Only export policy that matters: getting China to behave

September 21, 2010|By Jay Hancock

Only 42 politicking days to go until elections, and the Obama administration has decided to get a little tougher on the single biggest distorting factor in the world economy.

U.S. Trade Representative Ronald Kirk says the timing of Washington's increased pressure on China over currency manipulation and other issues is a coincidence. Whatever the reason, it's welcome.

"We're going to have to engage China," Kirk said in an interview Monday.

"We're going to have to continually push, cajole and in some cases where that doesn't work, file suit to say: `Look, we invited you into the global trading community. By any objective measure China has benefited marvelously from being able to access markets around the world. But the flip side of that is, you've got to open your markets.' "

Kirk was in Baltimore promoting President Barack Obama's campaign to increase U.S. exports, touring the port and visiting with business folks.

The visit comes less than a week after Kirk's office brought two new cases against China to the World Trade Organization. One accused the country of blocking access to Visa and other American credit-card companies. The other alleged that China unfairly impedes the import of certain kinds of steel.

Also last week, Treasury Secretary Timothy F. Geithner accused China of "rampant" and "unacceptable" violations. China's undervalued currency, he added in remarks to Congress, "encourages outsourcing" by U.S. companies and "makes it more difficult for goods and services produced by American workers to compete."

On Monday Obama, too, sounded off.

China's yuan "is valued lower than market conditions would say it should be," he said at a CNBC-televised town meeting, according to news accounts. The cheap yuan is "a real problem," he added, according to the Wall Street Journal.

That's understating it.

Thanks largely to Chinese currency shenanigans, the same McDonald's Big Mac hamburger that costs $3.73 in the United States costs the equivalent of only $1.95 in China, according to The Economist magazine's annual survey.

China doesn't export Big Macs. But it exports almost everything else. By depressing the yuan, China's central bank gives a huge advantage to Chinese exporters, letting them undercut foreign competitors. And it makes it very difficult for would-be importers into the Chinese market because their products are more expensive than they should be.

Many economists believe China has set the value of the yuan at least 25 percent lower than it would be if it were traded freely like other currencies. To maintain the low peg, analysts estimate that the Chinese central bank buys something like $1 billion in dollars every day, raising the value of the dollar and decreasing that of the yuan.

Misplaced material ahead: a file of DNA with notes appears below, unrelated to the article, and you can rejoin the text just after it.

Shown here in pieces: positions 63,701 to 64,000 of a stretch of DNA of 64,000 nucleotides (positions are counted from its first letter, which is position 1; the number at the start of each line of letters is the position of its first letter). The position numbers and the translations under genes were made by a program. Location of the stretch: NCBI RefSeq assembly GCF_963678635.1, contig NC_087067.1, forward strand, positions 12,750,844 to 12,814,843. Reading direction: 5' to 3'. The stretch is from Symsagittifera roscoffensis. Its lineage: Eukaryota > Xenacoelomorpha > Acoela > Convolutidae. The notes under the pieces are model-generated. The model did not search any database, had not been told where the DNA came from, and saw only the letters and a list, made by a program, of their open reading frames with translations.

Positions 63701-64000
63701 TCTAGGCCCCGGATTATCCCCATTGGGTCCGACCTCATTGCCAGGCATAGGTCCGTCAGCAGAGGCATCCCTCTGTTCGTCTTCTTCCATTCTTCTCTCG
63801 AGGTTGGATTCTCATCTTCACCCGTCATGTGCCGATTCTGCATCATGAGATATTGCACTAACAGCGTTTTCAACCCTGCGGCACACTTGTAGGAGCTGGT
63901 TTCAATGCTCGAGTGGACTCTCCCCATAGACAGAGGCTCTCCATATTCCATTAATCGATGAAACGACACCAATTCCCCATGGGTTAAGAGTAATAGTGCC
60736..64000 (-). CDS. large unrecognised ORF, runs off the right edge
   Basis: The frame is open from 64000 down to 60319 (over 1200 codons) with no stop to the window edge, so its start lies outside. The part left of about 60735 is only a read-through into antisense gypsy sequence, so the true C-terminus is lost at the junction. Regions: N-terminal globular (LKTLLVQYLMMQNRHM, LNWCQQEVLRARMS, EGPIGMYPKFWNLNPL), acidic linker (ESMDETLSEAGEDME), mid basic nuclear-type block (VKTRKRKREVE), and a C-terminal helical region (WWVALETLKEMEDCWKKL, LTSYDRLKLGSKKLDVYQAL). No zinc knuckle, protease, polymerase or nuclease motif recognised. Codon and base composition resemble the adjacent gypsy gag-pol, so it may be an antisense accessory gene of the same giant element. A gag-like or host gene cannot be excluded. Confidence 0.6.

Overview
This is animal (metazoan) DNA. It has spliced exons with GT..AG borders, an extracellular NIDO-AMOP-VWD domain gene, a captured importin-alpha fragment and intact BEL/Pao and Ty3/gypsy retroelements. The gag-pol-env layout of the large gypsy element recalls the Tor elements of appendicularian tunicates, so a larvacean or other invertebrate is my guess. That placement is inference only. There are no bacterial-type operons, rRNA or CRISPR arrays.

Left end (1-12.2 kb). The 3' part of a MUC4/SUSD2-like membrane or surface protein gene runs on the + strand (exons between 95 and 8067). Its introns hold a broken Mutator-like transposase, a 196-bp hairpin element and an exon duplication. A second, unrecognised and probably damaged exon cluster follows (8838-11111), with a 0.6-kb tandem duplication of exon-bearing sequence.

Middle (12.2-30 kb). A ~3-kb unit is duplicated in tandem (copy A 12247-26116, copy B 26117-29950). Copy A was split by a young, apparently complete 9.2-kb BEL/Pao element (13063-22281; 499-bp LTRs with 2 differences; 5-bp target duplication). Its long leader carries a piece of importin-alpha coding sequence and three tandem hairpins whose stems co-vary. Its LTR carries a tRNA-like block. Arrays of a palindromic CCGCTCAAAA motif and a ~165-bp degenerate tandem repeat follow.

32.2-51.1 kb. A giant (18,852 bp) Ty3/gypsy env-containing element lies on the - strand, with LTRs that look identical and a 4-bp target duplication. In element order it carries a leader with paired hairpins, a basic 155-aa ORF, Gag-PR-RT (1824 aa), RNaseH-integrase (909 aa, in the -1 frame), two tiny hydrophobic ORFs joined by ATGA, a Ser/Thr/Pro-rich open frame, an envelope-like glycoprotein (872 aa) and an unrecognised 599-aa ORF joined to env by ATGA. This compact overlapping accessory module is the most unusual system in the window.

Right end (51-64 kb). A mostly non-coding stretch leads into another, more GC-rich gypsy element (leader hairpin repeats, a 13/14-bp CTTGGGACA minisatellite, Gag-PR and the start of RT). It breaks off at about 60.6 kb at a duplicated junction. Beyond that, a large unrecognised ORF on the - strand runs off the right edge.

If that's not currency manipulation — a word the Obama administration still can't bring itself to utter — then there's no such thing.

It's an enormous factor in the high U.S. unemployment rate and the slow recovery. A higher yuan would make Chinese goods more expensive for Americans, giving U.S. manufacturers a better shot at selling to U.S. customers. And it would stop Chinese exporters from swiping international business from American exporters.

Kirk's last Baltimore stop on Monday was Marlin Steel Wire, just off the Baltimore-Washington Parkway and a formidable global marketer. More than one-fifth of the steel baskets that Marlin makes for industrial use are sold from Singapore to Argentina and many places in between.

But the company keeps getting undercut by Chinese competitors. If the yuan were to rise in value by 25 percent, estimates President Drew Greenblatt, Marlin could double its sales to $8 million and increase employment from 30 to 60.

Imagine that kind of activity across the U.S. economy. A 20 percent to 25 percent increase in the yuan over the next two or three years would create 500,000 U.S. jobs, and substantially reduce the U.S. trade deficit, Fred Bergsten, director of the Peterson Institute for International Economics, told Congress last week.

Many in Congress and industry want Washington to formally declare China a currency manipulator and impose import duties or other penalties. Others worry about unleashing a trade war or retaliation by China on American companies doing business there.

Meanwhile Kirk and other administration officials are touting Obama's "National Export Initiative," which increases export financing, trade promotion and the like. But all the factory tours and trade missions in the world won't make nearly as much difference as getting China to play by the rules.

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